As the East Wing was demolished to make way for the Dana S. Thompson Wing, the WHA worked to raise $100,000 for the project. As part of its effort, an antique auction was held and three of the six handmade copper urns that had graced the roof of the old wing were sold. With the opening of the Thompson Wing, a cafeteria was established and the coffee shop was vacated so a gift shop could be created.
Another source of WHA revenue was created when trustees agreed to purchase the old Lutheran Church on Main Street so the WHA could establish a second-hand shop called The Cupboard. By 1979, The Cupboard would be the WHA's second largest fund-raiser, second only to the Gift.
In 1983 the WHA again threw its considerable support behind a building project when it pledged another $100,000 towards the construction of the Cynthia A. Rydholm Cancer Treatment Center. In 1988, the WHA celebrated its centennial. In 100 years, the organization had grown from 15 or so members to some 600. It had evolved from a sewing circle into a highly effective fund-raising operation that even maintained a Legislative Committee. WHA membership had been opened to men. Still, the group's purpose remained unchanged: to help Central Maine Medical Center meet the healthcare needs of the people of the region.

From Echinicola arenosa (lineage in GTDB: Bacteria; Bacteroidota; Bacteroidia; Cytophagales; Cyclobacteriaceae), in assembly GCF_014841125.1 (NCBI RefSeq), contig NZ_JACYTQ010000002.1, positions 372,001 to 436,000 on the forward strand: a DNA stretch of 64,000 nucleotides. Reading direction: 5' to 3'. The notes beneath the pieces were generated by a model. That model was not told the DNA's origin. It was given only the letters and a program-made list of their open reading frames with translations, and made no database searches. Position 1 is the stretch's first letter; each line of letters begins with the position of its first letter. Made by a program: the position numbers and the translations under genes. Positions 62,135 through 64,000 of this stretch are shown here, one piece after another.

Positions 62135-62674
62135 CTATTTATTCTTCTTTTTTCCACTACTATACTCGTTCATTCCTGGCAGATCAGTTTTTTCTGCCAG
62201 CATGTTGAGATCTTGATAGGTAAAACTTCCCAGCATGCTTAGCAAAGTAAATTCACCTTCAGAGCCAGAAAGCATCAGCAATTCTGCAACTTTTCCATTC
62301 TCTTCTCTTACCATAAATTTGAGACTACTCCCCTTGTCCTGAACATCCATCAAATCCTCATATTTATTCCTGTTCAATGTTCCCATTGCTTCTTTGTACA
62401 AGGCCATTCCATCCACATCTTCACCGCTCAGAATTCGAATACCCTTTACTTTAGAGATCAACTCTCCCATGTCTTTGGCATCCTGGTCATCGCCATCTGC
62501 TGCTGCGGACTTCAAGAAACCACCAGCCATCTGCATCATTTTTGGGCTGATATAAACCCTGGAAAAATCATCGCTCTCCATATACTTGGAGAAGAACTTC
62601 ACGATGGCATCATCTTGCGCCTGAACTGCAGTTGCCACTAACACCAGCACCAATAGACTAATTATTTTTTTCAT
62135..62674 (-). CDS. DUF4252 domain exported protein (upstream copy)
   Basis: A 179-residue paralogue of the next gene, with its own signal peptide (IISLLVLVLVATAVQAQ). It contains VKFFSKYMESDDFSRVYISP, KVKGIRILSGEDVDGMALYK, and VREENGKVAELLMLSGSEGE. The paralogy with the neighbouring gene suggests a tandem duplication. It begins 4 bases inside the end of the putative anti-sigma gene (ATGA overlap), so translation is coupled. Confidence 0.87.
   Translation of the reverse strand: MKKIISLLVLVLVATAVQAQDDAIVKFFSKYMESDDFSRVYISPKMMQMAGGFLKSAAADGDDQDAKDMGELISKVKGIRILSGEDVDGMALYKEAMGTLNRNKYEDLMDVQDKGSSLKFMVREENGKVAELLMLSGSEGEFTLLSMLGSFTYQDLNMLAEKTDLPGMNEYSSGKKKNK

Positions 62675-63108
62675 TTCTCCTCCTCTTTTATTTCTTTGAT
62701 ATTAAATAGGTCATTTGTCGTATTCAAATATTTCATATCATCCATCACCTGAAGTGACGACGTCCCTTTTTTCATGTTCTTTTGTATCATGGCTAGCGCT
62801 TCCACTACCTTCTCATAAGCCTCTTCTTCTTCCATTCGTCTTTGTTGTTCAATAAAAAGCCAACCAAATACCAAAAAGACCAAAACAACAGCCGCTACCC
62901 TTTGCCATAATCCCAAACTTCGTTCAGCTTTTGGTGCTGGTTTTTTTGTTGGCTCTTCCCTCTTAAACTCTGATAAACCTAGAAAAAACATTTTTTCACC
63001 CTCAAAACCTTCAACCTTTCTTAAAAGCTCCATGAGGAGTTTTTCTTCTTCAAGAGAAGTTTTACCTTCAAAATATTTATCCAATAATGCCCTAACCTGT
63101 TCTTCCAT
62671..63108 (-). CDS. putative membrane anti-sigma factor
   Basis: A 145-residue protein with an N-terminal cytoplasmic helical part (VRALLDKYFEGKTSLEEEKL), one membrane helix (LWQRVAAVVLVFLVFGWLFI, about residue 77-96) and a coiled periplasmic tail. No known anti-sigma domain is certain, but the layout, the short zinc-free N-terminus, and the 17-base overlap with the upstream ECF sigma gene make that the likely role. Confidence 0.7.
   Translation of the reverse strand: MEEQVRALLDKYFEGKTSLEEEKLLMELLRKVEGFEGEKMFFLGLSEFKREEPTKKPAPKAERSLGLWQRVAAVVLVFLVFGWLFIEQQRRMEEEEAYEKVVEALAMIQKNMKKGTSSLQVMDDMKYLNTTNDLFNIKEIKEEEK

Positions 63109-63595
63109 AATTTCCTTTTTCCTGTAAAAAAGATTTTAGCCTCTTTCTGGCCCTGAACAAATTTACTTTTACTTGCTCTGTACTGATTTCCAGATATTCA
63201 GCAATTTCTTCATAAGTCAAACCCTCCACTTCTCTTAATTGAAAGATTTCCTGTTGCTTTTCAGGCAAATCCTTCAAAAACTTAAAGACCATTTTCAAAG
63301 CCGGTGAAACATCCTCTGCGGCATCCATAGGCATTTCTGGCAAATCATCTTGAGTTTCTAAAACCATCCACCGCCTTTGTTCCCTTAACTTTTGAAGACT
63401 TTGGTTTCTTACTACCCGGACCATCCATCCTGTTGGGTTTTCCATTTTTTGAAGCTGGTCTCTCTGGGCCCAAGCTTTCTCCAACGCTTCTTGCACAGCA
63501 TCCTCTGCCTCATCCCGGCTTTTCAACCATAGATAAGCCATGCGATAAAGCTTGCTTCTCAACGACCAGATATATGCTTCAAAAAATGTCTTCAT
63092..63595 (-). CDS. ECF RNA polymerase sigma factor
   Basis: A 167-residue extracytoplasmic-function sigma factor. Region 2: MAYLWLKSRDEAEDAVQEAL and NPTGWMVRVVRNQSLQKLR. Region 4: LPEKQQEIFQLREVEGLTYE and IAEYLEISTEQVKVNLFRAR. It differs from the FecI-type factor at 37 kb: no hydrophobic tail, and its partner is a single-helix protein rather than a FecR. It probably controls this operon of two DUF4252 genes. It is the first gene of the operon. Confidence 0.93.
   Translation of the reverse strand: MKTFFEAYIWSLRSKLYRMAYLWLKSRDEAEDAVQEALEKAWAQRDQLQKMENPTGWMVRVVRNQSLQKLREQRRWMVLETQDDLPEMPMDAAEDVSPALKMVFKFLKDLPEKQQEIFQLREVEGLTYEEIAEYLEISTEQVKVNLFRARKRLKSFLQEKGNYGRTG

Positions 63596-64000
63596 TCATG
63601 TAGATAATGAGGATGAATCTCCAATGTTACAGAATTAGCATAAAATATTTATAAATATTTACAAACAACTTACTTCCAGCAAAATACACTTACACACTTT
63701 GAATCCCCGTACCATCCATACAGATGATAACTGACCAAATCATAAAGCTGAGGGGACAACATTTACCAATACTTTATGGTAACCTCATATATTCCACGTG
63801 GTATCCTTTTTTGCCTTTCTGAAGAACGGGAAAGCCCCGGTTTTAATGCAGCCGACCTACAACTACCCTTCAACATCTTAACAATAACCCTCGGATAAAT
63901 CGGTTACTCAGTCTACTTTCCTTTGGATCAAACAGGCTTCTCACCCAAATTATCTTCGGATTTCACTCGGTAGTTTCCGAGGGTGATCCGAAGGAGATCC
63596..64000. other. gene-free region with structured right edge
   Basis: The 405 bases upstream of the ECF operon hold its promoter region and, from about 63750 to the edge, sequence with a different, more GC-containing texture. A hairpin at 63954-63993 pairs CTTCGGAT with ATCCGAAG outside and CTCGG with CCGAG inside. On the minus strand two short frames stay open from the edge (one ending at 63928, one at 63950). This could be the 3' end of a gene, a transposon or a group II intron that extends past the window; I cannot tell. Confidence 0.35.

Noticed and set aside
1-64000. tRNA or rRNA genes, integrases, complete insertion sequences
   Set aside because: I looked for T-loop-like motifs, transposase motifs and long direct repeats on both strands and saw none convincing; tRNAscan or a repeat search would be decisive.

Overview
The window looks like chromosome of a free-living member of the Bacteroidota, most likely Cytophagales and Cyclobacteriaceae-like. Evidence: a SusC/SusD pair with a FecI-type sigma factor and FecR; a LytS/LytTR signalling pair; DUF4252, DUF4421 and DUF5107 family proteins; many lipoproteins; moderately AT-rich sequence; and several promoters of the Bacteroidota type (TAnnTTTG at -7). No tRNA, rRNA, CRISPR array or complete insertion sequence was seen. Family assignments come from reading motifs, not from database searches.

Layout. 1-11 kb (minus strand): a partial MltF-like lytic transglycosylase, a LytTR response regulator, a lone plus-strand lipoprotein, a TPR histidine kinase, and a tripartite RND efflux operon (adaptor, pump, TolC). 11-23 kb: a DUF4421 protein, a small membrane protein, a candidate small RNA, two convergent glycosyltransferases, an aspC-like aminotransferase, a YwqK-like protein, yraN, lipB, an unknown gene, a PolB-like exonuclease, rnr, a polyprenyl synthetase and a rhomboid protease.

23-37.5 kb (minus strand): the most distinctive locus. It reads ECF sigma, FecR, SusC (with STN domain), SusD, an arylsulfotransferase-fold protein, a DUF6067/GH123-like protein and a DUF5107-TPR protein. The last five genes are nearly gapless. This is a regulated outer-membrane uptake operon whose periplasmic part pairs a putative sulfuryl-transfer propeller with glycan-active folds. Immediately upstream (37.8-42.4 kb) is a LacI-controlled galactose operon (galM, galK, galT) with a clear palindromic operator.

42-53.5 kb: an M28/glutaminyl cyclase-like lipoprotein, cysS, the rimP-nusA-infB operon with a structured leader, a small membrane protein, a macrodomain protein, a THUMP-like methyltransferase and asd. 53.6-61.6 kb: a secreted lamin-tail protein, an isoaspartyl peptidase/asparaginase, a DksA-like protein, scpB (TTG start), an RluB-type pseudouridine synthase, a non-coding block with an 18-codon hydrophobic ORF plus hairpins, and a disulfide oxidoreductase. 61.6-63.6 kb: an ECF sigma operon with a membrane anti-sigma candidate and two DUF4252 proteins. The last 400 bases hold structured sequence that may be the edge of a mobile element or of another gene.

The organization's major fund-raising source is the WHA Gift Shop, which is on the hospital's ground floor. The gift shop is filled with great cards, flowers and items intended to bring cheer and comfort to hospitalized patients.
The WHA also raises money for CMMC with events inducing The Red Stocking Revue, the Tree of Love, the Holiday Bake Sale, the Spring Bazaar and the annual Art Show.
WHA services include the Rotating Art Gallery, which features works by area artists. An especially popular service is The Baby Photo Program, which provides a free newborn photo service for families.
New WHA members are always welcome. FMI, contact the WHA office at 207-795-2464, 9 a.m.-5 p.m., Monday through Friday.